My Deadspin Non-Sports Writing

Air Supply

I only got to write a handful of times for Deadspin (h/t to Down in Front), but I greatly enjoyed what I submitted over there. At one point in time, I wrote often about cinema (even having a column about soundtracks at Idolator called VHS or Beta) but those outlets slowly evaporated, or rather, stopped paying money. So it was fun to get to write about shitty directors who kept name-dropping John Cassavetes while not taking one aspect of his work to heart and the brain-frying brilliance of Jack Nicholson’s early westerns. Back when Guardians of the Galaxy was a box office smash, I got to wax about the mighty 10cc in all their permutations, from the woolly Consequences box set to Godley and Creme’s godlike “Cry” being used on an episode of Miami Vice, making it “ideal music for a sockless-yet-shoed Don Johnson to shoot a shirtless-yet-sports-coated Ted Nugent to.” And when Roberta Flack was used on the final season of Mad Men, I got to tell the little-known story about how Play Misty for Me actually put Flack in the public consciousness.

My favorite Deadspin piece was no doubt “Big In Jamaica: Why Reggae Fans Mysteriously Love Air Supply,” which explored why the pillow-soft Aussies were revered throughout the Caribbean and plastered on reggae festival posters in my old neighborhood of Crown Heights. The piece touched on the likes of FKA twigs, the Clash, Bread, and Marty Robbins, none of the above sports figures per se, but it was fun and enlightening to cover non-sports for a site that’s getting shittier by the day.



Journey Through the Secret Life of Neighborhoods

hood 2

A while back, I had the privilege and honor of bestowing Best New Reissue upon Ernest Hood’s 1975 album, Neighborhoods, over at Pitchfork. If I were to try and summarize it in one line, it would be: “Hear children shouting out songs, crickets chirping, and the noise diesel engines rumbling past and feel the illusion of time dissolve.” The review has most of the bio/ backstory in it so won’t go into much detail here, save that it was a real thrill to finally hold a physical copy of it in my hands. Freedom to Spend label did an incredible job, even digging up the master tapes for it (a real rarity in this age of the easy-rip reissue).


To say I had spent many years in search of this neighborhood would be an understatement. Freedom to Spend fellow Matt Werth surreptitiously spun it for me one Sunday morning and it was that rare record that seemed to dissolve into the morning air and suddenly become tactile all around us. Searching for a copy took on the qualities of the former and I never found a copy myself. (Blurbing it for Pitchfork’s Top Ambient Albums List certainly didn’t help with future eBay bids and Discogs searches.) Like most private press records, it’s one person’s undisturbed vision, a singular sound, a path that but one person traveled down.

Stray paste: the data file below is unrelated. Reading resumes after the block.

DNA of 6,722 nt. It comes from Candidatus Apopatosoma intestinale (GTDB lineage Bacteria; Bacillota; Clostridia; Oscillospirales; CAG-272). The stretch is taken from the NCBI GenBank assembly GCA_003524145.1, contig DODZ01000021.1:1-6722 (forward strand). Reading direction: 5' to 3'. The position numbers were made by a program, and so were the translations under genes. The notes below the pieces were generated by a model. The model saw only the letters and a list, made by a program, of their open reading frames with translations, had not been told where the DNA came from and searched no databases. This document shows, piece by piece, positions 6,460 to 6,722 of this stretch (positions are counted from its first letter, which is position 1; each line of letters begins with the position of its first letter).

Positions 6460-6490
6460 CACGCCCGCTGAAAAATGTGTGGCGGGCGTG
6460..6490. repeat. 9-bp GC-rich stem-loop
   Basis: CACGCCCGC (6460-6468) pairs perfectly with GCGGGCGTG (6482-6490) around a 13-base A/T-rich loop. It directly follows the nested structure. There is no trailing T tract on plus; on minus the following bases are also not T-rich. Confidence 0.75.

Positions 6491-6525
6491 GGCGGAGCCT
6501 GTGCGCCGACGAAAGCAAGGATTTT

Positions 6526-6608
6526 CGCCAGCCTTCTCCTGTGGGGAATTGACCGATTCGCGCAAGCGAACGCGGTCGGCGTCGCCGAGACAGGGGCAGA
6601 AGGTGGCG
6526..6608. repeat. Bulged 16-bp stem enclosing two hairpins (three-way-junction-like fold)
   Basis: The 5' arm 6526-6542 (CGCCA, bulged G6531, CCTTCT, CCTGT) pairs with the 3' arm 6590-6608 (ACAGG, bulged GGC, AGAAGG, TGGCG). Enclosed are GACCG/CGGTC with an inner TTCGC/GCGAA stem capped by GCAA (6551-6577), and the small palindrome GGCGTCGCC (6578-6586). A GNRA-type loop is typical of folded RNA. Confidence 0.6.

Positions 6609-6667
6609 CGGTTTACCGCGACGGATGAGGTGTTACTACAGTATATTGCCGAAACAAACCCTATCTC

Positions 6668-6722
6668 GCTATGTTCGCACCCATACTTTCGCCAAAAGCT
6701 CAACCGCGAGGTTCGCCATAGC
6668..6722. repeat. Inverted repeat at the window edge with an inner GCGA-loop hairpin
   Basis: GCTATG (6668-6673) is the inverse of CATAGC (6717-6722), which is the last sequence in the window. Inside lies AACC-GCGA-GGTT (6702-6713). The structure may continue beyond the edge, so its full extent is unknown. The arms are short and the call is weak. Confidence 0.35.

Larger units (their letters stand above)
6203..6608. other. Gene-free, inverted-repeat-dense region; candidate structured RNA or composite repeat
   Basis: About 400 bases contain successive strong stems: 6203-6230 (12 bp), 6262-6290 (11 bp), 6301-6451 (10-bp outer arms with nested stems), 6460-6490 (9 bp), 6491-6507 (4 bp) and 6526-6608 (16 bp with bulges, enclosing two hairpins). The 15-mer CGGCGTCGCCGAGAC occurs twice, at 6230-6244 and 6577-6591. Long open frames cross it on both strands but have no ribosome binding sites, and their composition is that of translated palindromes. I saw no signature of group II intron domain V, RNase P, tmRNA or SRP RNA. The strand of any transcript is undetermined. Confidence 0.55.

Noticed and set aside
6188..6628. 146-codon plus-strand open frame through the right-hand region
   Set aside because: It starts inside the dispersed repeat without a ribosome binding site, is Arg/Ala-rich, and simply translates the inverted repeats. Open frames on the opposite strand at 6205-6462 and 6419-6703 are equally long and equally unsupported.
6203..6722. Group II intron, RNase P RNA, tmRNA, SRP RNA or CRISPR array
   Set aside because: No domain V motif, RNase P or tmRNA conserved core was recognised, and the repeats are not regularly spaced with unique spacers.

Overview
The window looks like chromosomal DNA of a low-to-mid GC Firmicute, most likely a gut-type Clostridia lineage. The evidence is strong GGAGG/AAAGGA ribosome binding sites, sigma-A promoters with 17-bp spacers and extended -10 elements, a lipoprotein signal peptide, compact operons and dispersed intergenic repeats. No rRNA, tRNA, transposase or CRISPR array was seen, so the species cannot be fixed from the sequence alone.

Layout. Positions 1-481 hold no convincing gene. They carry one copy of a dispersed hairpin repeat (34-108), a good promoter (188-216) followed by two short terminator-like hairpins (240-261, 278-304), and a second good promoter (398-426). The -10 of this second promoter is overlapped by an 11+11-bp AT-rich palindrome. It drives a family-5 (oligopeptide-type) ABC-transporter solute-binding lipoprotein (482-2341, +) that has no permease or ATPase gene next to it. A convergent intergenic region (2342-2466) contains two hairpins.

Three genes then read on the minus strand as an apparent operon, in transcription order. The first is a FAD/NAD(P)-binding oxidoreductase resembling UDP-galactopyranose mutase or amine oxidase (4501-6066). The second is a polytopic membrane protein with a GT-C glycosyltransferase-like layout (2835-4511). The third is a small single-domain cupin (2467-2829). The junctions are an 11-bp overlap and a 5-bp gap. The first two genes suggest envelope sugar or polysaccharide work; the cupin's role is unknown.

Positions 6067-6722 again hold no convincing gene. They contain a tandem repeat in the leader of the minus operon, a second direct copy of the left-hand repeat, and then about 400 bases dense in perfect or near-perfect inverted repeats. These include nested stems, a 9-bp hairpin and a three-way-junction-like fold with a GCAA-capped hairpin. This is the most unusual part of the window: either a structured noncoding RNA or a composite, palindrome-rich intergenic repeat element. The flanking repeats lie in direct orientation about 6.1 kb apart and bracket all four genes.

A few months prior, I found myself going deep on Stevie Wonder’s Stevie Wonder’s Journey Through the Secret Life of Plants, a truly misunderstood album from the man both at the time of its release in 1977 and even in the 21st century. When Slate did their Wonder Week back in 2016, they celebrated nearly every single facet of the man’s career, some 16 features in total. Secret Life of Plants merited one begrudging sentence. Short shrift for an album that was the first to use a sampler, echoes the messiness of creation, touches on the cosmic philosophy of the Dogon tribe, the god Pan, the legacy of slavery, and sending pretty flowers to your sweetie.

secretlifeIt’s the kind of indulgence that few artists can attempt, much less get away with, yet Stevie did it, as I wrote near the end of the Sunday Review: “Rather than attempt to carry on with Key of Life’s trajectory and his own heritage, Stevie had the rare cache to wander down every path, in effect making Motown his own private press label… Wonder literally branched out, reaching upward towards an undetermined new destination, exploring intuitively and fearlessly in a manner that few artists have ever managed to do in the history of pop music.” But I don’t mean to draw a connection between Stevie’s effort and that other private press album about plants, Mort Garson’s Plantasia.

There’s something about the use of field recordings and overheard dialogue on Secret Life of Plants that brings to mind Neighborhoods, and they are like two peas in a pod, to use a garden metaphor. Sure, one is a massive pop star, the other a neglected jazz player, but there’s something about Wonder and Hood’s blending of new-fangled technology and field recordings that resonates. Perhaps there is a correlation in that both men were dealing with debilitating disabilities, Hood confined to a wheelchair from the effects of polio, Wonder blind almost since birth from retrolental fibroplasia. As such, both men oriented themselves in this world via deep listening and conjured a full-spectrum of sound in an attempt to adequately describe these rich worlds they could hear.

Both albums acted like seeds, sinking deep into the subconscious, barely heard for decades, only to come to life in the 21st century. Hearing these albums now in 2019, one also hears an unbridled freedom. No doubt it inspired Solange’s A Seat at the Table (she vocally called out the Stevie album in interviews) which in turn had an effect on the forthcoming Joy Orbison (Joy O) Slipping EP. In a recent feature on Orbison, Gabriel Szatan notes that Solange’s album gave the producer a template for “something supple and introspective without adhering to the usual strictures of a set medium.” While both  Wonder and Hood might have been physically restricted due to their disabilities, they conveyed a real sense of the freedom to roam in their music. Listen to either album and find yourself in the center of the universe.